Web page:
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Showing posts from May, 2007

Good Practice, Good News for Storm Season

Travel has reduced our posting frequency lately, and we're still checking in from a distance. We'll break the string of non-posts today by linking to the hurricane preparedness stories in the Advertiser and Star-Bulletin and their good advice to get ready for the season.

The prediction of 72 dead from a category 4 storm striking Oahu is a sober reminder of the serious hurt hurricanes can inflict on our islands. That kind of storm ferocity also calls into question some of the communications channels being proposed to aid citizens during such a disaster. E.G., let's just assume that cell phone towers will be blown away, as will text messaging as a way to communicate emergency information.

Now would be a good time for the Governor's Comprehensive Communications Review Committee to publish an update on the communications enhancements it presumablly has overseen during the past seven months since the committee was formed. A good start would be to disclose how many radio st…

Oahu’s Primary Crisis Response Station Is Failing To Manage Its Own Self-Made Emergency

KSSK’s management is giving us a classic example of how not to react when the going gets tough. By not returning phone calls – which seems to be the standard operating procedure down at Clear Channel Communications – management is making things worse.

But the papers are spelling everybody’s name correctly, so it’s all good publicity, right? Ratings undoubtedly are higher than they were before Larry Price’s “blue-eye” comment, and as we’ve already heard from management, ratings are what’s important.

But speaking of ratings, the crown appears to have slipped slightly. The Star-Bulletin reports Cox Radio’s KRTR has moved ahead of KSSK in a “key demographic” group, the 25-to-54-year-old audience.

A Matter of Trust

KSSK is the station we’re supposed to turn to during our next island-wide crisis, when communication to the public becomes critical. Trouble is, the public is now killing the messengers for their lack of professionalism.

What are we to make of that?

KSSK’s Price Steps in It – Suggesting That ‘Infallibility’ Isn’t One of the Station’s Assets

The only reason to wade into the KSSK/Larry Price flap is to point out the obvious: Nobody and no organization is beyond reproach. Larry Price’s unfortunate dialogue with Senator Hooser that prompted a pseudo-apology was proof once again that the only way off a pedestal is down. (Read the Price-Hooser conversation here.)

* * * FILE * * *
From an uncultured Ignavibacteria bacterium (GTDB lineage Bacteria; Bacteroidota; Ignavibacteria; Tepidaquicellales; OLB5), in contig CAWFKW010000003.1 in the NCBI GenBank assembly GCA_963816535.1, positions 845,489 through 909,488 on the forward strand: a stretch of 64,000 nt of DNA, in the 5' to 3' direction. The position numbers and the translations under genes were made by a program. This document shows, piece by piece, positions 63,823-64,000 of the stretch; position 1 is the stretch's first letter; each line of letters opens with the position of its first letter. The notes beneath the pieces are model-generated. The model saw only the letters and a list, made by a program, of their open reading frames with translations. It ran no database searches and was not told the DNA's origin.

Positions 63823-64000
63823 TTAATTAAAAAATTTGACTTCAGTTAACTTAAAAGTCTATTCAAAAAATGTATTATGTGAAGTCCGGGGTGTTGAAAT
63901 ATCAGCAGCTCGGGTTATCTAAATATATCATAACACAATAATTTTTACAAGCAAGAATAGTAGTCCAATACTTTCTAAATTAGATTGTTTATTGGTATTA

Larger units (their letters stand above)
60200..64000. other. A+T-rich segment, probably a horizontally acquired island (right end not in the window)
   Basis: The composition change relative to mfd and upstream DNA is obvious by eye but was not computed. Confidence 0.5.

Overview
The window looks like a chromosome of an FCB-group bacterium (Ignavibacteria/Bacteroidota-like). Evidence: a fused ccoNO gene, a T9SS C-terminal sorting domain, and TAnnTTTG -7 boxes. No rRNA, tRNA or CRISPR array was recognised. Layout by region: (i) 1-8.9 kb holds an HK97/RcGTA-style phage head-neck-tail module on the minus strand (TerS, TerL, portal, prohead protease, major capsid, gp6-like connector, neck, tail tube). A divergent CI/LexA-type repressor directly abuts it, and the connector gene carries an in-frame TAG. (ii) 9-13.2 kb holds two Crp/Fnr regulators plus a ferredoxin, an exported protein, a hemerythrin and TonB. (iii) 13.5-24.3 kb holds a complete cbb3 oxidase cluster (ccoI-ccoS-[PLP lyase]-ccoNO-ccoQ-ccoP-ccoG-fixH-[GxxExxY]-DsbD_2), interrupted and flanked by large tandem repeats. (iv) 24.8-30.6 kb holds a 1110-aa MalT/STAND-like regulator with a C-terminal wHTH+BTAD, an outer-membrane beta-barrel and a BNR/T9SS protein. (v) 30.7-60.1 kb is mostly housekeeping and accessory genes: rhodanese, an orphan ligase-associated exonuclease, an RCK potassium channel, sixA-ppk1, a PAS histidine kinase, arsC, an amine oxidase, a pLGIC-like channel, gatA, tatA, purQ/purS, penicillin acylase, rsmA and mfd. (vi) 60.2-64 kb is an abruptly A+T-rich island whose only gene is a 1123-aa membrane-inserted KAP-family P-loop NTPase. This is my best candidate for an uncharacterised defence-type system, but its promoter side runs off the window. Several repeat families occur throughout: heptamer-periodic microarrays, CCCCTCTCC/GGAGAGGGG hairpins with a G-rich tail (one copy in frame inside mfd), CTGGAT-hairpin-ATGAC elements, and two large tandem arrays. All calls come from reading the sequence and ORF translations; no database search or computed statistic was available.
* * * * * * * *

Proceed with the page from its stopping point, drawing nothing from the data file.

[5/7 Update: The Advertiser's "Breaking News" section today has one of the strangest apologies you'll hear or read. What Larry Price gives as an apology to Senator Hooser, sidekick Michael Perry takes away with his "You don't have to apologize" rant. There's not much room up there on that pedestal, so maybe Perry's just too close to "get it" -- which is what Hooser seems to think based on his afternoon response to KSSK's weird apology.]

KSSK’s personalities have been up there so long that it’s hard to think of them as mortal – subject to the same flaws that afflict us all. But they’re only human, and this late…

Half-Measures Are Inadequate in Emergency; YouTube & My Space Should Be Mandatory

The University of Hawaii tested its new mass telephoning system yesterday, and administrators are assessing how this and other channels can alert the mass campus audience in an emergency.

Some say text messaging would be the best way to reach students in an emergency – evidence of an ardent love affair with technology that seems as hot as ever.

If technology is the answer, why stop with text messaging? Why not use every conceivable high-tech medium to reach the young adult audience?

Let’s make YouTube and My Space mandatory. Everyone should be required to check for updates on YouTube and My Space at least once every 30 minutes just in case there’s an emergency. Website traffic can be monitored, and violators of this public-spirited policy can expect to be fired or expelled.

Not such a good idea? Here’s another one: Use radio.

Why is radio missing from the discussion? Are UH administrators not mentioning this virtually ubiquitous channel to reporters? Are officials talking about radio…